The death of two close friends, Free’s Paul Kossoff and former bandmate Rebop Kwaku Baah followed by that of his (by then, estranged) wife laid very heavy on Wood.
In 1983, Wood died of pneumonia at Queen Elizabeth Hospital in Birmingham, England.
At the time, he was working on a solo album that was to be titled Vulcan, and had recorded material for the album over the previous few years, mostly in London at Island's Hammersmith Studio, The Fall Out Shelter, with engineer Terry Barham, as well as at Pathway Studios in London.Following Wood's death, the Vulcan recordings remained in the possession of Wood's sister, Stephanie. In 2008, with the consent of Stephanie Wood a CD titled Vulcan, consisting of selected material Wood recorded while working on the incomplete album (plus an unreleased Traffic live performance of one of Wood's compositions), was released by Esoteric Recordings.
Traffic recorded one additional studio album, Far from Home (1994), after Wood's death. The album is dedicated to him, and the central figure on its front cover is a stick figure of a man playing flute.
In June 2013, on Wood's 69th birthday, the Chris Wood Estate (run by his sister, Stephanie) announced that a commemorative box set was being prepared – in collaboration with contemporary music archivists HiddenMasters, to properly honour Wood's life in music. Among other music, the set would include the album Vulcan as Chris originally sequenced it in 1978. The box set Evening Blue was finally released three and a half years later in early 2017, in a special deluxe first edition limited to 1000 copies.
Traffic were an English rock band, formed in Birmingham, in April 1967 by Steve Winwood, Jim Capaldi, Chris Wood and Dave Mason. They began as a psychedelic rock group and diversified their sound through the use of instruments such as keyboards like the Mellotron and harpsichord, sitar, and various reed instruments, and by incorporating jazz and improvisational techniques in their music. Their first three singles were "Paper Sun", "Hole in My Shoe", and "Here We Go Round the Mulberry Bush".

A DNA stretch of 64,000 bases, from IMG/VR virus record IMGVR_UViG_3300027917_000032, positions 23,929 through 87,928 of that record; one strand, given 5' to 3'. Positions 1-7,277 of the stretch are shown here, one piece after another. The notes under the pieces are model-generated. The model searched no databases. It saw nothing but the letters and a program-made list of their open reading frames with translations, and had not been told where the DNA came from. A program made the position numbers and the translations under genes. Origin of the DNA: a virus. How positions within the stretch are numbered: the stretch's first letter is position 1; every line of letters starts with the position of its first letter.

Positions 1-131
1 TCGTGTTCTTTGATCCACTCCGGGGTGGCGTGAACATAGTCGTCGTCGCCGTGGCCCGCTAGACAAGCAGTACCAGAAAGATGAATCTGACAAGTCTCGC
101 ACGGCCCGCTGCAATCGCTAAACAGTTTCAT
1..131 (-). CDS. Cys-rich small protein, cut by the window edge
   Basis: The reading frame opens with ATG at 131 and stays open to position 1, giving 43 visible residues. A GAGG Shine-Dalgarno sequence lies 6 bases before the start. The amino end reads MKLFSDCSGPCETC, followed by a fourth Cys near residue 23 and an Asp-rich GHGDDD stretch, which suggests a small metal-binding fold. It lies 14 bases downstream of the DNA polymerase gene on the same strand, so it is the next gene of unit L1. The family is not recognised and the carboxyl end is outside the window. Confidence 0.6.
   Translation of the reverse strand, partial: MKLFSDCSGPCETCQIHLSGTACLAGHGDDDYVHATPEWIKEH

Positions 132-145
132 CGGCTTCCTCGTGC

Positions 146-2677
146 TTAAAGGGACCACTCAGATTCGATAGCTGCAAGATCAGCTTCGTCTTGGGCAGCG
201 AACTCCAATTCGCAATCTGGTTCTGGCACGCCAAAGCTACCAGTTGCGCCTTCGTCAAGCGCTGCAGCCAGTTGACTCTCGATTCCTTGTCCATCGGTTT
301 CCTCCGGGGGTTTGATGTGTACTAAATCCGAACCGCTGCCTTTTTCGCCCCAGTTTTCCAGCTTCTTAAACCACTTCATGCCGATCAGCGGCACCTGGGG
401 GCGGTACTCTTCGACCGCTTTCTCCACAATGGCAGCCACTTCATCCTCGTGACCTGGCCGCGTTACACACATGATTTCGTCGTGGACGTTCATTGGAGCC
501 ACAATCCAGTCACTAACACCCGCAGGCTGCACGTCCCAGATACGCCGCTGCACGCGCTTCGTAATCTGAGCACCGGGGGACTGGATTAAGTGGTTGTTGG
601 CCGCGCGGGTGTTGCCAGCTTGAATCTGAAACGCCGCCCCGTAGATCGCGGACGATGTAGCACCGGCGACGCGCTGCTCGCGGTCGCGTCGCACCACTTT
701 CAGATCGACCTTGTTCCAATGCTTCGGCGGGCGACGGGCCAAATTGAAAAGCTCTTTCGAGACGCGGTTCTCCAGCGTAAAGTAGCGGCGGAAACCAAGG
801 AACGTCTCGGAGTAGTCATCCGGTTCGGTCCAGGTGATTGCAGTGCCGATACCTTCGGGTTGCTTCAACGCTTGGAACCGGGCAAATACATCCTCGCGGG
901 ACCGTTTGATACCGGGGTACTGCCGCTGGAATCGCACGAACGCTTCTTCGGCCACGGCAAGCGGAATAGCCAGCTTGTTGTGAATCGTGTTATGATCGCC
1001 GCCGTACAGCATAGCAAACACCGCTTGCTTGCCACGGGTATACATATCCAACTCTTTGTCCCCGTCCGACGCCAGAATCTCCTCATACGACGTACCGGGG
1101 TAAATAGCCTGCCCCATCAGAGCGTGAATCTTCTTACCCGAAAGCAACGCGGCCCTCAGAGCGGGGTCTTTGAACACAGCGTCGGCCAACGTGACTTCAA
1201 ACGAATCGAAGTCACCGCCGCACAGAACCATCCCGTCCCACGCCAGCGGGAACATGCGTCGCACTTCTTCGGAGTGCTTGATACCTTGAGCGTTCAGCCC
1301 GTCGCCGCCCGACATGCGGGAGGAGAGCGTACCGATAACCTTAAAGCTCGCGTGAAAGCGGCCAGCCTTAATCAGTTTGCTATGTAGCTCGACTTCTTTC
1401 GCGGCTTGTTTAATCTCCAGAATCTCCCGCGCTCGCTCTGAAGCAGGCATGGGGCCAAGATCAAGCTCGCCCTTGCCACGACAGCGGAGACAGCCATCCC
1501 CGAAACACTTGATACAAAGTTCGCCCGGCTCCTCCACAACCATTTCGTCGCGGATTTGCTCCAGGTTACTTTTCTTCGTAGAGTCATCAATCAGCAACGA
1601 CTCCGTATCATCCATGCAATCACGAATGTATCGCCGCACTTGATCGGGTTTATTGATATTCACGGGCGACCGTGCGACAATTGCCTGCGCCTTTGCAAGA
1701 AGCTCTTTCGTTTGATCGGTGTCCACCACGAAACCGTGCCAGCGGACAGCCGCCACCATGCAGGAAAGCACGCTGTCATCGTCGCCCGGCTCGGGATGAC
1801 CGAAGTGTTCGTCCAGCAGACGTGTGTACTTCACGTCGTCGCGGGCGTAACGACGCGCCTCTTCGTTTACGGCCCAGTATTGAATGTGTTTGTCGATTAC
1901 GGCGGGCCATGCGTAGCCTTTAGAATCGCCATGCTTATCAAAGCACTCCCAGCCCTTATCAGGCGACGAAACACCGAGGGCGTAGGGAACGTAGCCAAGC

Blind Faith were an English supergroup featuring Steve Winwood, Eric Clapton, Ginger Baker, and Ric Grech, active in mostly 1969. They were eagerly anticipated by the music press as a continuation of Clapton and Baker's former group Cream and Winwood's former group Traffic, but they split after one album and tour.
Stephen Lawrence Winwood is an English singer, songwriter and musician whose genres include progressive rock, blue-eyed soul, rhythm and blues, blues rock, pop rock, and jazz. Though primarily a vocalist and keyboard player, Winwood also plays a wide variety of other instruments; on several of his solo albums he has played all instrumentation, including drums, mandolin, guitars, bass and saxophone.
You Can All Join In is a budget priced sampler album, released in the UK by Island Records in 1969. It was priced at 14 shillings and 6 pence (£0.72), and reached no. 18 on the UK Albums Chart that year.
"The Low Spark of High Heeled Boys" is the title song from the eponymous 1971 album by British rock band Traffic, written by Jim Capaldi and Steve Winwood. Despite never being released as a single due to its long duration, it became a staple of North American AOR-format FM radio stations in the 1970s and still receives airplay on classic rock radio today.
John Barleycorn Must Die is the fourth studio album by English rock band Traffic, released in 1970 as Island ILPS 9116 in the United Kingdom, United Artists UAS 5504 in the United States, and as Polydor 2334 013 in Canada. It marked the band's comeback after a brief disbandment, and peaked at number 5 on the Billboard 200, making it their highest charting album in the US, and has been certified a gold record by the RIAA. In addition, the single "Empty Pages" spent eight weeks on the Billboard Hot 100, peaking at number 74. The album was marginally less successful in the UK, reaching number 11 on the UK Albums Chart.
The Low Spark of High Heeled Boys is the fifth studio album by English rock band Traffic, released in 1971. It was their first album to feature percussionist Rebop Kwaku Baah and their only album to feature drummer Jim Gordon and bassist Ric Grech. Grech had previously worked with Traffic singer/multi-instrumentalist Steve Winwood in the short-lived supergroup Blind Faith while Gordon had played with another former Blind Faith member, Eric Clapton in the similarly short-lived Derek and the Dominoes.